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Slippery Elm

In the world of herbal remedies, there exists a special category of plants known as demulcents, and today, our botanical spotlight is on one of the most renowned demulcents in the herbal kingdom: Slippery Elm (Ulmus rubra). This remarkable herb, with its mucilaginous nature and soothing properties, has been a go-to remedy for centuries.


Demulcents, often referred to as nature’s soothing emollients, are plants that possess a thick, viscous, and slimy consistency, akin to honey. This unique attribute arises from their rich content of polysaccharides, which are plant starches. Among the notable demulcents are Slippery Elm, Marshmallow root (Althaea officinalis), and Licorice (Glycyrrhiza species). What sets demulcents apart is their remarkable ability to soothe mucous membranes, including those within our digestive, respiratory, and urinary systems.

The Healing Power of Slippery Elm

Slippery Elm, scientifically known as Ulmus rubra, is a demulcent superstar with a rich history of traditional use among indigenous peoples and herbalists. Specifically is its mucilaginous inner bark, which is the part used for its medicinal properties.

(No less important is the use of this inner bark as a survival food, but our focus is on the medicinal properties. ~Amy J)

Soothing Irritated Membranes

Slippery Elm’s mucilaginous nature plays a pivotal role in healing. When consumed, it forms a soothing and protective layer along irritated mucous membranes, providing relief and promoting healing. This makes Slippery Elm a valuable ally in cases of gastrointestinal distress, sore throat, or other inflammatory conditions affecting the mucous membranes.

The Predicament of Overharvesting

While the therapeutic benefits of Slippery Elm are undeniable, there’s a pressing concern that demands our attention – overharvesting. Due to its popularity and widespread use, Slippery Elm has faced significant challenges in the wild. The relentless harvesting of its inner bark has raised conservation alarms, potentially jeopardizing its survival in the wild.

Seeking an Alternative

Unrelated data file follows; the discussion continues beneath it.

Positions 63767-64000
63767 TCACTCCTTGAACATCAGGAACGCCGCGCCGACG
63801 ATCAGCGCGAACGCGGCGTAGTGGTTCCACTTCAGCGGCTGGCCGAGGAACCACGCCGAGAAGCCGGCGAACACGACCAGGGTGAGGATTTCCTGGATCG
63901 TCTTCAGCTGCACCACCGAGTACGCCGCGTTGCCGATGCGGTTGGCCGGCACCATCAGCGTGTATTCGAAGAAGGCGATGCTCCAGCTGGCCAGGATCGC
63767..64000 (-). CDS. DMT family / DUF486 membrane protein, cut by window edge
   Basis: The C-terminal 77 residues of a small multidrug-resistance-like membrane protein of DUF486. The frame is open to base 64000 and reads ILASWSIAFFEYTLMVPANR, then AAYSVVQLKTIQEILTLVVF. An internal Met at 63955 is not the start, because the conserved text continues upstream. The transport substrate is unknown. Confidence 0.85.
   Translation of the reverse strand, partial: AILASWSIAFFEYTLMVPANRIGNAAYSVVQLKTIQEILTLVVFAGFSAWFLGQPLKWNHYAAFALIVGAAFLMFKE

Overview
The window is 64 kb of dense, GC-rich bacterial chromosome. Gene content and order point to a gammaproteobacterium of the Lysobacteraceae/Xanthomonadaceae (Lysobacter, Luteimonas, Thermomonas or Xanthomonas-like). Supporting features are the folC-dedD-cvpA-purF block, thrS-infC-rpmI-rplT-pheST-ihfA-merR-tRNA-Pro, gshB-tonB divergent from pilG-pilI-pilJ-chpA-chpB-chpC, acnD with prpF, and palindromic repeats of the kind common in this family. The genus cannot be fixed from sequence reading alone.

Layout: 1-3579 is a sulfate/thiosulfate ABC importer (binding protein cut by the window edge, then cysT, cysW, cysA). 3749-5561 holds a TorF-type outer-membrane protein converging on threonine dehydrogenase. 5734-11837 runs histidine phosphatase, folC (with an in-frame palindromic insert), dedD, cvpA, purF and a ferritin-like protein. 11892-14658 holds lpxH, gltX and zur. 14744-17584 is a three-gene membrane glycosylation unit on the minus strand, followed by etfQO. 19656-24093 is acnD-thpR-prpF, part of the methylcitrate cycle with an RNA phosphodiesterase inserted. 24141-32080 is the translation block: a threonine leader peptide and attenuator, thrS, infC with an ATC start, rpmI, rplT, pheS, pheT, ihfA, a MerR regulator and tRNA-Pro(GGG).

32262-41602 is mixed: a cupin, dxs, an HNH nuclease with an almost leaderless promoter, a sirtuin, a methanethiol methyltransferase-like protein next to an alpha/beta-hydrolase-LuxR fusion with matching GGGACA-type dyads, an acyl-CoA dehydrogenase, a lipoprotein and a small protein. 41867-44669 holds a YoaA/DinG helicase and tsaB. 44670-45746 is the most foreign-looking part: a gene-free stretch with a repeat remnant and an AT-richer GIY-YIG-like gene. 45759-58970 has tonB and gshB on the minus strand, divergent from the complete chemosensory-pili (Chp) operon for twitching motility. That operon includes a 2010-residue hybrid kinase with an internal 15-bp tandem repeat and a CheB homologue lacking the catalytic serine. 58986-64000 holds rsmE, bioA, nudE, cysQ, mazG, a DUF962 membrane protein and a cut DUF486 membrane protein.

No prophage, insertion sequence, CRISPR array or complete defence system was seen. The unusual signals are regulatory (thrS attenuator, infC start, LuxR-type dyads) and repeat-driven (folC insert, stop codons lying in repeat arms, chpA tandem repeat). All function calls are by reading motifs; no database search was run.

As responsible herbal enthusiasts, it’s crucial to explore alternatives to ease the pressure on Slippery Elm populations. Marshmallow root (Althaea officinalis) and Licorice (Glycyrrhiza species) are viable options with demulcent properties similar to Slippery Elm. Incorporating these herbs into your herbal repertoire can not only provide diverse healing options but also contribute to the conservation of Slippery Elm. This is not to say that you should never use Slippery Elm, I have it in my herbal cupboard, but it is not the only demulcent available, and if you can use something else with good results, it’s worth trying.

Harnessing the Healing Potential

Demulcent herbs like Slippery Elm, Marshmallow root, and Licorice can be harnessed in various forms, from teas to tinctures. However, it’s essential to note that the polysaccharides in these plants are primarily water-soluble. An alcohol based tincture would not be the best use of this herb.

A Better Approach

To fully experience the demulcent magic of these herbs, consider a different approach. Start by adding the demulcent herb as a powder to water. This creates a slimy, mucilaginous consistency that’s perfect for soothing mucous membranes. Once you’ve created this base, you can add other tinctures as needed and stir them in. This method ensures that you get the most out of these valuable plants without losing their beneficial properties. If this thickened water is not palatable, try adding powder to a bowl of oatmeal.

In conclusion, Slippery Elm stands as a demulcent hero in the world of herbalism, offering comfort to irritated mucous membranes. However, it’s crucial to address the issue of overharvesting and explore alternatives like Marshmallow root and Licorice.

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